High-Fiber Foods and Type 2 Diabetes: What to Know

If you have type 2 diabetes, adding fiber-rich foods to your diet can do more than impact your blood sugar levels.

If you've been diagnosed with type 2 diabetes, the quality of food is as important as the quantity. High-quality foods are packed with plenty of nutrients, and a crucial one to have in your diet is fiber.

Fiber is an indigestible carbohydrate that generally comes from produce and whole grains. Researchers of a March 2018 Journal of Chiropractic Medicine review indicates, "(P)eople with type 2 diabetes should be encouraged to increase their dietary intake of foods that are rich in fiber."

Additionally, the American Diabetes Association (ADA) has recommended that people with diabetes eat at least 14 grams of fiber daily per 1,000 calories, which is the amount suggested in the Dietary Guidelines for Americans (DGA). The amount of total calories per day (and thus fiber intake) represented in the guidelines also varies by age and gender.

Learn more about how to add more fiber into your diet if you have type 2 diabetes, including which high-fiber foods you should consider eating.

How Does Consuming Fiber Help People With Diabetes?

First, fiber itself doesn't raise blood sugar because it can't be digested. Also, it can blunt the impact that carbohydrates have on blood sugar. Carbs break down into sugar when digested and can cause blood sugar levels to increase. Finally, the intestines take a bit more time to digest fiber-rich foods, and that slows the release of glucose into your bloodstream.

According to the Centers for Disease Control and Prevention (CDC), fiber can also help with managing heart health, digestive health, and weight. However, not all fiber is the same—nor does all fiber have the same health benefits.

What Types of Fiber Are There?

Even though soluble and insoluble fiber work differently for the body, they are both good for you. Soluble fiber (e.g., found in berries) dissolves easily in water and can lower cholesterol by carrying out excess cholesterol when the fiber is excreted from the body. Insoluble fiber (e.g., found in whole-wheat bread) does not dissolve easily in water and helps keep your digestive tract working well.

Which Foods Are Fiber-Rich?

Great sources of fiber include:

  • Whole-grain products, such as brown rice, barley, and quinoa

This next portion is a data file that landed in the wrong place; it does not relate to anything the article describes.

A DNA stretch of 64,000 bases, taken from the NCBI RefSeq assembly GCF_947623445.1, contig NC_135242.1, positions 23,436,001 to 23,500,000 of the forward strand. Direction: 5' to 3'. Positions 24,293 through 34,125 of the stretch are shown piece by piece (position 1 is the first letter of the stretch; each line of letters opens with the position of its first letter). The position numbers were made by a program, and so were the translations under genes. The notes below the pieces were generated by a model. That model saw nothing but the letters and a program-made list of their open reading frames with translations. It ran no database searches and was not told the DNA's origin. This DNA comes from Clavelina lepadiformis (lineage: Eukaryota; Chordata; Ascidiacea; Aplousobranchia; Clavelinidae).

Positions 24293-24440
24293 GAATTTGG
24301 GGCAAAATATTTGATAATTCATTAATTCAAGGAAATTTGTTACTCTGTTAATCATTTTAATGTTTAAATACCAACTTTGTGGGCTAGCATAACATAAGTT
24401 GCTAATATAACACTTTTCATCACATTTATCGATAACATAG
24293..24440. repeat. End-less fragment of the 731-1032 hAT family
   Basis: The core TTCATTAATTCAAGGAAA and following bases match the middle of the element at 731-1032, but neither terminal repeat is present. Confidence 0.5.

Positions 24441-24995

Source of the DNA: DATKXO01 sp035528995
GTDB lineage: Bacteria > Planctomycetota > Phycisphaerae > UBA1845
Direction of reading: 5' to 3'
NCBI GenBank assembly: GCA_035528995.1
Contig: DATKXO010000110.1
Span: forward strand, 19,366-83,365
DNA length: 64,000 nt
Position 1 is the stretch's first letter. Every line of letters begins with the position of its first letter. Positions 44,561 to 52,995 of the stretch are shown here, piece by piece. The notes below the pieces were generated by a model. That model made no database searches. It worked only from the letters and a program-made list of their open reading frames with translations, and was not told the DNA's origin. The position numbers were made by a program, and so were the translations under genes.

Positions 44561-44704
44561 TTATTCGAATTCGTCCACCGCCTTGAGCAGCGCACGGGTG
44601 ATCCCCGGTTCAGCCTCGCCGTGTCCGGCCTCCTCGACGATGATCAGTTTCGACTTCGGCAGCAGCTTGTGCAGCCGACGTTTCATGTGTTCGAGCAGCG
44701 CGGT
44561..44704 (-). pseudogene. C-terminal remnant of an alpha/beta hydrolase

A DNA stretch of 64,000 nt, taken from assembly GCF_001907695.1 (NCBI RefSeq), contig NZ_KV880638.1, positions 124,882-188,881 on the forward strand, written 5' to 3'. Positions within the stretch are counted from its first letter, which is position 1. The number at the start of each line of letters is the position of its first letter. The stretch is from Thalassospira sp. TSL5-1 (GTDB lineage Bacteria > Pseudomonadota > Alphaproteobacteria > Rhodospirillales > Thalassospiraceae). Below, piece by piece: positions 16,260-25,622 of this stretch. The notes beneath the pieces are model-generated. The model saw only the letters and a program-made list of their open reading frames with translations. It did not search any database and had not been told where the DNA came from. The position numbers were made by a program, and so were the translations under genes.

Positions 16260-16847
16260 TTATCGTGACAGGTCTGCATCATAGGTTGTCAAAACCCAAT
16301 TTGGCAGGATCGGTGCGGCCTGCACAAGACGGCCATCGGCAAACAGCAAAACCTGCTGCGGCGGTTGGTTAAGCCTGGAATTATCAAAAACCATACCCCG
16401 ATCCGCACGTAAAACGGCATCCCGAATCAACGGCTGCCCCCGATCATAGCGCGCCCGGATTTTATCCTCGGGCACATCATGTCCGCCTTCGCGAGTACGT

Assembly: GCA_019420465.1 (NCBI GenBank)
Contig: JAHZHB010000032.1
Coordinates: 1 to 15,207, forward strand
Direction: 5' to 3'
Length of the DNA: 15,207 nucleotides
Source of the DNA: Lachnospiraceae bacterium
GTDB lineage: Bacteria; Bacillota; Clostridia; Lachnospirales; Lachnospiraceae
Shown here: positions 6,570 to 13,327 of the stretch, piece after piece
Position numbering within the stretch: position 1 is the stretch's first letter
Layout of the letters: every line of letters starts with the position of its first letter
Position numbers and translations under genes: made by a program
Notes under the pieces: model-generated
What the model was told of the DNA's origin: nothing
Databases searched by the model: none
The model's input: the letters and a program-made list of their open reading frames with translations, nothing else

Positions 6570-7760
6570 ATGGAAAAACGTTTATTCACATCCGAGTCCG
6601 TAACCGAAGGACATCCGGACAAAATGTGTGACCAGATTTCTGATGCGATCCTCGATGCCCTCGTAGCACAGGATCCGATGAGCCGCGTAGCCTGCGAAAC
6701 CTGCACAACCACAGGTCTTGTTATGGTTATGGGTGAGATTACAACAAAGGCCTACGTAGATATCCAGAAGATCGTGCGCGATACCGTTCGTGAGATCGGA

• Dried beans and legumes, including kidney, black, garbanzo, peas, and lentils
  • Oats
  • Raspberries as well as apples and pears with their skins on

LuAnn Berry, RD, a certified diabetes educator at Novo Nordisk, also recommended some fiber-friendly choices.

  • If you like pasta, go for the whole-wheat version.
  • If you like eating muffins for breakfast, choose a small, 2-ounce bran muffin—if there's only a big one, have half, and save the rest for the next day.
  • If you're having a salad, add 1/2 cup of beans.
  • If you want a late-night snack, choose an apple or pear the size of a tennis ball, and leave the skin on. Or, have 3 cups of plain popcorn.

If you're curious about comparing fiber content, the DGA gives grams of fiber for standard and smaller portions of a list of foods.

How to Add More Fiber to Your Diet

"Check nutrition labels to see how much fiber there is in the foods you eat," Berry said. "Then go back to the ones with the most grams of fiber per serving."

Berry said you can eat the fiber-high foods alone or add them to recipes. Top a salad with beans, peas, or raspberries, for example. However, don't forget to calculate how much carbohydrate you are adding. A half-cup of beans, for example, has the same carbohydrate count as 1/3 cup of pasta.

"Make some decisions that will guarantee increased fiber in your diet," said Berry, "such as always having a whole-grain item (a small muffin, half a whole-grain English muffin, 3-4 ounces of whole-grain cereal) as one carbohydrate choice, in addition to a piece of fruit and a serving of dairy, for breakfast."

Seveda Williams, of Brooklyn, New York, was diagnosed with type 2 diabetes in 2012. Williams said that she ate oatmeal and added fruit for an extra fiber dose. For a snack, Williams would combine lemon juice, oatmeal, and sugar substitute, sprinkle the mixture on sliced apples (with the peel on for fiber), and bake the apples in the oven as a substitute for apple pie.

Are Fiber Supplements OK?

It's preferable to get your fiber from foods instead of supplements, according to the American Heart Association (AHA). Fiber supplements may be appropriate for some people, but taking them as a replacement will mean that you won't get other nutrients from fiber-filled foods. For example, apples have fiber and antioxidants.

Berry said people with diabetes should speak with their healthcare provider before trying a fiber supplement—some conditions such as irritable bowel syndrome or Crohn's disease can be exacerbated by the supplements. If you take in too much fiber, you risk gas, bloating, and constipation, but Berry said that few patients eat enough for this to happen.

To avoid problems, add fiber to your diet gradually, and drink several glasses of water each day to help push fiber through the digestive system. Additionally, make sure that you speak with your healthcare provider regarding any changes to your diet and eating habits.

Dietary supplements are minimally regulated by the FDA and may or may not be suitable for you. The effects of supplements vary from person to person and depend on many variables, including type, dosage, frequency of use, and interactions with current medications. Please speak with your healthcare provider or pharmacist before starting any supplements.

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